Get this: among those who identified themselves as Democrat, 61% said they always use a mask. Among Republican respondents to the survey, 54% said they sometimes, rarely, or never wear a mask.
I’m not going to wade into the virus-infested swamp of commenting on the politics of that, mostly because I don’t think correlating COVID-19 masks with politics is worth wasting words or time on. There’s nothing rational going on there to discuss.
Did anyone ever think a doctor’s mask means anything politically? Yet, their mask serves the same purpose as the mask we’re supposed to be wearing: prevent, or at least minimize, the spread of airborne germs that could seriously infect people.
From my mentoring perch (check out my ForbesBook, Fisch Tales, at MillennialBabyBoomer.com), I’m glad to see so many Millennials getting with the mask program. They have the right attitude about it. For one, masks are highly Instagrammable, and Millennials love anything they can posterize. They are taking advantage of this opportunity to have some fun showing off their mask wardrobe, as more than 2 million posts attest to.
Masks have become a cool fashion statement for people of all ages, “a symbol of identity and self-expression,” as livemint.com put it. As a Millennial Baby Boomer, I am the proud owner myself of more than 20 masks.
What’s also cool among Millennial mask sellers is that they donate a portion of their proceeds to charitable causes, Feeding America is one of the more popular beneficiaries.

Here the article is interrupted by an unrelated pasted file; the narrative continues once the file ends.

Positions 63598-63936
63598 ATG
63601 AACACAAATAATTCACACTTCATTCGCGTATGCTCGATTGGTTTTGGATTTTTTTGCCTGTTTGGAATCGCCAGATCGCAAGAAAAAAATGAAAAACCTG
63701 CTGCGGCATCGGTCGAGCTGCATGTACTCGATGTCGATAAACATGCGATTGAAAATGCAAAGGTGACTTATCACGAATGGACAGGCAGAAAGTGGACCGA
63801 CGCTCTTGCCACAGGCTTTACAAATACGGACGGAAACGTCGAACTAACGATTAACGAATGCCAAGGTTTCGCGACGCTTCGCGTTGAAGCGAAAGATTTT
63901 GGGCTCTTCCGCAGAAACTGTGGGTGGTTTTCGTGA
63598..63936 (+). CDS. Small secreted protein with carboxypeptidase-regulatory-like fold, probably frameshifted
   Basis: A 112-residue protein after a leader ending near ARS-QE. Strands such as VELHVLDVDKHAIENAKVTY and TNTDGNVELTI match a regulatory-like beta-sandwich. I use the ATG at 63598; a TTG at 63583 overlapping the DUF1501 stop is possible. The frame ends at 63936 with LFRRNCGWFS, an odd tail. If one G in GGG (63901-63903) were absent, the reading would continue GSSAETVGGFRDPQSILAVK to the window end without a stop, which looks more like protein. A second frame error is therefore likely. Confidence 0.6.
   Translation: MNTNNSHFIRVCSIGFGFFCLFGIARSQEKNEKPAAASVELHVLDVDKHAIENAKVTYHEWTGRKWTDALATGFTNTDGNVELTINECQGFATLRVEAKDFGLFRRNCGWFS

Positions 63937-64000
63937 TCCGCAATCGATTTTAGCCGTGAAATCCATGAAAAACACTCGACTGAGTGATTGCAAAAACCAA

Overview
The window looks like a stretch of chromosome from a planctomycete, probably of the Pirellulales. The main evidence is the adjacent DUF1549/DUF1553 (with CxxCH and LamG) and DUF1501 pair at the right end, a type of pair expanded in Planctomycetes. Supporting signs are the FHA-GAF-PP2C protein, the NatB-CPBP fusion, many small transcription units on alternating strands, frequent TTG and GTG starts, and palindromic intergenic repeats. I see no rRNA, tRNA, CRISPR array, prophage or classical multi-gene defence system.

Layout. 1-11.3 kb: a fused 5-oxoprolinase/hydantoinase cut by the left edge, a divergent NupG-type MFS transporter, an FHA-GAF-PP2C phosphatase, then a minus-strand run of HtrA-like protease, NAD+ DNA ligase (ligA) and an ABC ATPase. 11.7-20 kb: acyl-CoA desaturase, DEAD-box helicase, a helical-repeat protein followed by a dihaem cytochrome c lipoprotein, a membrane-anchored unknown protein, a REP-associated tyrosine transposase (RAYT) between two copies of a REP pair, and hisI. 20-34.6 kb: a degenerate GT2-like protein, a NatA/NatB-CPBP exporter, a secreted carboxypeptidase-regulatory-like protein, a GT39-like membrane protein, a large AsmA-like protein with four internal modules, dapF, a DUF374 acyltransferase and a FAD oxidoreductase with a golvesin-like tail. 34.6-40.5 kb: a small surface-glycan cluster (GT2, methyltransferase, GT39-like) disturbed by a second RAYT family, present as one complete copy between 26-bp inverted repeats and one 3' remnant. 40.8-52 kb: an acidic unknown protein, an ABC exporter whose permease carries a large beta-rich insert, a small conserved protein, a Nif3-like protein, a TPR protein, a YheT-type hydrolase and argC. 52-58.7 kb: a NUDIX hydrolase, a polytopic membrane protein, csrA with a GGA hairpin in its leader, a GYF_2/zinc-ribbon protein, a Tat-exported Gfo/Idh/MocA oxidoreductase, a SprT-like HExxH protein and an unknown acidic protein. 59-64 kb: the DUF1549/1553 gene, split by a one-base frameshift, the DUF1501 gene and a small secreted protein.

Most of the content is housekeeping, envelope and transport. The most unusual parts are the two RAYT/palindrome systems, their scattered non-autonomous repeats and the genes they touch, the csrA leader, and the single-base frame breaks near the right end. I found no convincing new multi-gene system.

A Millennial writing in a British newspaper even turned the tables on Boomers who are whining about wearing a mask, accusing them of “entitled selfishness,” and ironically asking them, “Who’s the snowflake now?”
MASKS UNCOOL? TOUGH!
Not that all Millennials are so enlightened. Boston Mayor Marty Walsh minced no words in addressing the Beantown Millennials who apparently didn’t get the Snapchat message about masks, by telling them, “If you’re a Millennial and you don’t want to wear a mask because it doesn’t look cool, well I really don’t care about that. What I want you to do is make sure that you take care of the people around you, and put a mask on.”
That’s my kind of leader, especially in a crisis that has killed so many, sickened so many more, and has disrupted our way of living as never before.
Unlike paper tiger leaders who talk tough but act weak because they’re afraid of offending the wrong people, Mayor Walsh is not afraid to offend, for the right reason.
We need more people leading us like him and other successful elected officials who have effectively managed the spread of the virus by flattening the curve through strict measures that are for the good of all, even if the measures hurt for a while.
We all know — whether Millennials, Boomers, or any generation — that whenever you’re sick, there’s no avoiding pain on the road to recovery.
In the meantime, to quote a great meme I came across, for reasons of humility, kindness and community, just “wear your freaking mask!”
*Gallup Panel Poll, conducted June 29-July 5,